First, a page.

Think of it this way. You’re throwing a party and you need a variety of flavors of La Croix. A good way to accomplish that goal would be to go to Costco and get a 24-can variety pack of La Croix. A bad way to do that would be to get three 8-can variety packs, open all three, and when your guests pull out a can, you redistribute cans from each case so each case contains a similar number of cans. You end up owning the same cans as the larger variety pack, you created extra work for yourself, and you probably paid more. What’s even worse is if you actually wanted a specific flavor, you bought cases according to your wishes, and the cases didn’t contain what you wanted. Or, they all contained the same flavors. That’s kind of what you run in to when you own a bunch of different mutual funds or ETFs that have extensive stock intersection.
Diversification of Advisor
Home bias and stock intersection can be problems associated with improper portfolio diversification, but the final mistake I want to point out is the idea of “diversification of advisor”. Many investors believe that because advisors might employ different strategies, give different recommendations, or create different portfolios, they should have some of their investments with one advisor, some with a second, and some with a third. They believe that they’ll benefit from this perceived “extra layer” of diversification.
That can create numerous problems. First, it can create even more stock intersection. If two advisors are managing money, there’s a chance they’ll both craft portfolios that end up owning similar stocks – either directly, or through mutual funds or ETFs. It’s inefficient on a macro scale, though, instead of a micro scale. Having more than one IRA or more than one nonretirement accounts can sometimes mean twice the trading costs, twice the account fees, and twice the paperwork. And for what? Those two IRAs might be pretty similar.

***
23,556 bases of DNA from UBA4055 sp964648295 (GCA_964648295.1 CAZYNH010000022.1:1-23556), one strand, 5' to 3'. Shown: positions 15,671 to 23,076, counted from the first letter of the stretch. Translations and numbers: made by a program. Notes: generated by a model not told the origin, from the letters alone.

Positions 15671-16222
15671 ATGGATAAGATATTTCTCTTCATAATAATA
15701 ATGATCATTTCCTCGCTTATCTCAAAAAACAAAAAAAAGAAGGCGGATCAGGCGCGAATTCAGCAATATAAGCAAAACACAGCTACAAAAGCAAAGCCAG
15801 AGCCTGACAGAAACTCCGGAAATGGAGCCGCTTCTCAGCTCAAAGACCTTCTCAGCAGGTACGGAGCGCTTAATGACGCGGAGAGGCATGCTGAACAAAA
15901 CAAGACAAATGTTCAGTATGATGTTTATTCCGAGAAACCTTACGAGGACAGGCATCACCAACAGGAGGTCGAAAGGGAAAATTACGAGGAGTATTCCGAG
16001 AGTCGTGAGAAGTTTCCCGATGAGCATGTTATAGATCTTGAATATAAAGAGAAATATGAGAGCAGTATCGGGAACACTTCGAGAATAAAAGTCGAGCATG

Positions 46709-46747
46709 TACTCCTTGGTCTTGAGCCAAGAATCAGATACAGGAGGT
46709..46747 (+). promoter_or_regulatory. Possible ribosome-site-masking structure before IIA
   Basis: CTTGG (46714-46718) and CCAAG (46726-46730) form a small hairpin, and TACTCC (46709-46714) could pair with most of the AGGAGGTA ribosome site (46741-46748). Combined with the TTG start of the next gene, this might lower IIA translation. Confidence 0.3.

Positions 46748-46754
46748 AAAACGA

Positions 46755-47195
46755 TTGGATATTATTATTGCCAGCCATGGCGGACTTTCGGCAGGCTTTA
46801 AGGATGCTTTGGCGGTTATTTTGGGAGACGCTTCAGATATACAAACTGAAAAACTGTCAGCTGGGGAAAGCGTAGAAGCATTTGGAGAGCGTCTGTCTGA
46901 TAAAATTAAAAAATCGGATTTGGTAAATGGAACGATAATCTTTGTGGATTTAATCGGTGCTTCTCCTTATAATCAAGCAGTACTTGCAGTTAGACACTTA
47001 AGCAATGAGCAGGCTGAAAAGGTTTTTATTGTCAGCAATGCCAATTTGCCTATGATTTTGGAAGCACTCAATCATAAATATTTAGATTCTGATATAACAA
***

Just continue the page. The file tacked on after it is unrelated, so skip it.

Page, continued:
In cases where the accounts truly are invested differently, and the advisors have differing strategies, the overall strategy isn’t really a strategy at all. I live in Husker nation, so let’s think about a Nebraska football analogy. Let’s say Bill Moos conducted his search for a new head coach, and he really liked Scott Frost, so he hires him. But he realizes that we don’t know for sure that Coach Frost’s strategy will work, so he also hires Justin Fuente. For good measure, he also hires Mike Leach. Frost, Fuente, and Leach all know that a team needs a quarterback, and they might value different traits in a quarterback. They each recruit their preferred quarterback, and now the team doesn’t really have a clear path forward.
What’s the football team’s strategy in that scenario? What would you see on the field? A jumbled mess, probably. There isn’t a well-defined strategy, because there are three different strategies. In a similar way, diversification of advisor makes it challenging to pursue an overall strategy.
It’s silly to think about following competing advice in other areas of our lives. Imagine getting an opinion from two different doctors to take two competing medicines, so you take both. Imagine one surgeon telling you that you need surgery, and another telling you to avoid surgery, so you have surgery but tell them to just do half of the procedure. Imagine being wrongly accused of a crime, having one attorney tell you to settle, another telling you to go to trial, so you…do both? This area of finance just happens to be an easy area to employ competing strategies because money is easily divided. It’s convenient to make choices that might not be in your best interest.
Hiring a fee-only financial planner at Flagstone who considers the big picture and employs a comprehensive, intentional strategy can be a good way to make sure all of the parts are working together. Further, we believe that a low-cost, evidence-based approach to investing is the best way to navigate the unknown markets. If you need to form a strategy, we can help. If you are comfortable investing on your own and doing your own financial planning, avoid some of these common diversification mistakes. Form a strategy and stick with it, choose mutual funds or ETFs that actually do what you think they do, and don’t let your home bias prevent you from making the appropriate investment decisions.